Cancer awareness lower amongst ethnic minorities


Researchers looked at nearly 50,000 responses to the Cancer Research UK Cancer Awareness Measure* from people across England. They found that ethnic minority groups were consistently less aware of cancer symptoms.

People with a Black ethnic background were half as likely as White people to recognise that unexplained bleeding could be a symptom of cancer; while South Asians were a quarter as likely as white people to recognise that an unexplained lump or swelling could be a cancer symptom.

Most ethnic minority groups also tended to describe more barriers putting them off going to the doctor to discuss an unexplained symptom. South Asians were most likely to report embarrassment and a lack of confidence to talk about their symptoms. But White British people were most likely to report that worry about wasting the doctor’s time would put them off going to their GP. 

Maja Niksic, PhD student at King’s College London, and lead author of the research, says: “This study highlights the need to develop more targeted health messages in order to encourage people with symptoms suspicious of cancer to visit their GPs sooner. It’s essential that we tailor these messages to address the specific population needs and gaps in cancer awareness that exist between different ethnic groups. 

Dr Lindsay Forbes, Clinical Senior Lecturer in Cancer and Public Health at King’s College London, says: “Early diagnosis is a vital part of improving survival from cancer, which is why it’s essential to encourage people to seek medical help if they notice any unexplained changes in their body and build their confidence to talk about them.”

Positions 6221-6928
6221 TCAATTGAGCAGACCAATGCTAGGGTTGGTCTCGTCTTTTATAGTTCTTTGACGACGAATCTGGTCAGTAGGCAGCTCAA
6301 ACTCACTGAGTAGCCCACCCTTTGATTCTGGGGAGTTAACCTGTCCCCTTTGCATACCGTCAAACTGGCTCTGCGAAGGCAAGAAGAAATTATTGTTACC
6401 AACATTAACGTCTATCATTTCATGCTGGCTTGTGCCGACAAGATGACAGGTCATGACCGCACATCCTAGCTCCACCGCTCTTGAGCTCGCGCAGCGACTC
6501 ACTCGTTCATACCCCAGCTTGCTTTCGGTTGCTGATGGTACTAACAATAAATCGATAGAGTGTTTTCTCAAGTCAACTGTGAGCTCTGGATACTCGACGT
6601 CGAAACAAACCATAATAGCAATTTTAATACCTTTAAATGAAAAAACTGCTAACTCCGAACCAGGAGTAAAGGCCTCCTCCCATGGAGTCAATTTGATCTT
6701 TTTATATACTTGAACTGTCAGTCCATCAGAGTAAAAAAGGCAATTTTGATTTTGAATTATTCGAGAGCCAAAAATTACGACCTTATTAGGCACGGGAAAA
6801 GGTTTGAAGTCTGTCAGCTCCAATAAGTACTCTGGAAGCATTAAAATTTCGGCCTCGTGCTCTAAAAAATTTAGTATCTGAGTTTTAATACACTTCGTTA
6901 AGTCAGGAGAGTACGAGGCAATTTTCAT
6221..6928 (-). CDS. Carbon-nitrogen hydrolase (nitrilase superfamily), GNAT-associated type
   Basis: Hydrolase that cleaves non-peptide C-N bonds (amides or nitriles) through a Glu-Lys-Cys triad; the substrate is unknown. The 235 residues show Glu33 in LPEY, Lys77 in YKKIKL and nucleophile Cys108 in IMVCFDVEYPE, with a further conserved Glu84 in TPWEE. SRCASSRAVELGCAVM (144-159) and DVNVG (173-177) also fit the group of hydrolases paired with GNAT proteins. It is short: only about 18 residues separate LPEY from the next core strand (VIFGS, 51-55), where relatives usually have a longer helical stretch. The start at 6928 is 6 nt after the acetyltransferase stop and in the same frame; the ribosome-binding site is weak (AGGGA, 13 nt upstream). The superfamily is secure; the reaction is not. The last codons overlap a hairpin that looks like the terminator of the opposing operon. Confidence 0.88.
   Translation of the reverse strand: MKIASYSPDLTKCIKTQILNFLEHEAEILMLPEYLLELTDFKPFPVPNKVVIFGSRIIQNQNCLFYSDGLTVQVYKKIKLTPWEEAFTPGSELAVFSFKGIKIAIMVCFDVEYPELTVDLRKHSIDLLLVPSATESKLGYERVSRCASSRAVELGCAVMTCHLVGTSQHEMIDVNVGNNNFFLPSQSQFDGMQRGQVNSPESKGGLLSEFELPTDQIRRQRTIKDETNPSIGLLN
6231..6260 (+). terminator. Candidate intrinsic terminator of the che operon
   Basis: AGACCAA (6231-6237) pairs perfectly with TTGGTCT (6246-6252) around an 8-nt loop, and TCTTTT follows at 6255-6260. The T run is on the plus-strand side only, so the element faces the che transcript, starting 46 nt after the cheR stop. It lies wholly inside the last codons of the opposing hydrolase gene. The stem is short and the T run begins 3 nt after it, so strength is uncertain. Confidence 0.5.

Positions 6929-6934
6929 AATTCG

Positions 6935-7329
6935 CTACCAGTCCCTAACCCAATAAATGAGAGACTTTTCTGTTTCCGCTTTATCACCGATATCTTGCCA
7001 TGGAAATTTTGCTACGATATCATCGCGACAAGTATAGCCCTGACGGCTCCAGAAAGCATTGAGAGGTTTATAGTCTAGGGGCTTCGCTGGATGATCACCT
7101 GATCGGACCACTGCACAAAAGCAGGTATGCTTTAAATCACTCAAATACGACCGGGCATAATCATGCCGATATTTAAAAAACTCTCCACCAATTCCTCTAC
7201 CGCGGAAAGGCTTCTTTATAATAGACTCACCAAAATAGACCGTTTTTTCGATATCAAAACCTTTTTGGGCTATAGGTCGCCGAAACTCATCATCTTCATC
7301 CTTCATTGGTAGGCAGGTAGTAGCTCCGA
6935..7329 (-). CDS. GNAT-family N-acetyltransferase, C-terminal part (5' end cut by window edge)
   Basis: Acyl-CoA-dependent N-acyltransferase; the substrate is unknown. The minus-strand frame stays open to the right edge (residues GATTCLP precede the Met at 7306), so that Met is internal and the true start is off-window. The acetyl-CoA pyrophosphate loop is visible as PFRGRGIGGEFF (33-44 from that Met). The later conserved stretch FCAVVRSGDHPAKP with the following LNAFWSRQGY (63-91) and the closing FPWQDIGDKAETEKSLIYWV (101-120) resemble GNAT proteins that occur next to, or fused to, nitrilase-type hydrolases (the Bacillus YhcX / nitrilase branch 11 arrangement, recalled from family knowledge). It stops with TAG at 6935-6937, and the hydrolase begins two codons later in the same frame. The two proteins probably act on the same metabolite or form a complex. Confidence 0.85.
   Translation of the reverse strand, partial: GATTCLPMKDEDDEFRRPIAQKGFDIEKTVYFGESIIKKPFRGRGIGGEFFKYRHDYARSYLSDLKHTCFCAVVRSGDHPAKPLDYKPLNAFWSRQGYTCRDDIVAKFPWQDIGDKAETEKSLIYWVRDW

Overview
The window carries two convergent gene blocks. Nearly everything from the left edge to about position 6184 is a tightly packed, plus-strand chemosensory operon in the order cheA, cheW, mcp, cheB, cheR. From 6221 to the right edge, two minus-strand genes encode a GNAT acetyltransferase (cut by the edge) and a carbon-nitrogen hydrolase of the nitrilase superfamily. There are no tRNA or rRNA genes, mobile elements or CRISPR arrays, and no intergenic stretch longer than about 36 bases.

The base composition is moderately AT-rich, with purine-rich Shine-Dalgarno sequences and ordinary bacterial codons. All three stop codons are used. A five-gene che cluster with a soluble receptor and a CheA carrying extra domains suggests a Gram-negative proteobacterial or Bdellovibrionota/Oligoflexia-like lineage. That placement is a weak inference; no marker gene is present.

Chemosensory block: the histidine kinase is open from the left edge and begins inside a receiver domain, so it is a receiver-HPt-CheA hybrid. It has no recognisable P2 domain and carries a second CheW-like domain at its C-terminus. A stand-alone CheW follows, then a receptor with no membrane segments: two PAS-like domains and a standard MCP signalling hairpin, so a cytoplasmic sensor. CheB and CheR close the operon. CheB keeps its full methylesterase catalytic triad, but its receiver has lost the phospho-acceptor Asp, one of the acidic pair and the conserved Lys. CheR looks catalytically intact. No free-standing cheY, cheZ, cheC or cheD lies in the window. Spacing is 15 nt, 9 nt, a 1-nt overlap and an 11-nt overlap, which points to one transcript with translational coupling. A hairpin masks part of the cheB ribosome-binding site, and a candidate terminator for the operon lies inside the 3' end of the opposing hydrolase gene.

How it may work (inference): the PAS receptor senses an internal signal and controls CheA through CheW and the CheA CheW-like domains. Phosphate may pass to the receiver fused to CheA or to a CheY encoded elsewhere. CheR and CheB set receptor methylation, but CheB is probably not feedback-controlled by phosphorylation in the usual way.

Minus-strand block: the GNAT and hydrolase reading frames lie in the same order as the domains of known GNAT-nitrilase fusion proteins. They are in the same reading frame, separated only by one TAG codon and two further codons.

The research was presented at the National Cancer Research Institute (NCRI) Cancer Conference in Liverpool. The full abstract can be read here

For further information, please contact Jenny Gimpel, Health Schools PR Manager, King’s College London, tel: (+44) 207 848 4334 or email: [email protected]

*The Cancer Awareness Measure (CAM) is the first validated tool to assess awareness of cancer including questions about signs and symptoms, risk factors, cancer screening programmes, barriers to seeing the doctor, anticipated time to seek help and awareness of common cancers. The CAM can benchmark public awareness at a national, regional and local level, make international comparisons and track awareness over time. It identifies gaps in knowledge, of particular symptoms, risk factors, or among specific population groups, helping to inform the development of more targeted interventions. It is also used to evaluate the impact of awareness-raising initiatives that aim to improve awareness, such as the Department of Health’s Be Clear on Cancer campaigns.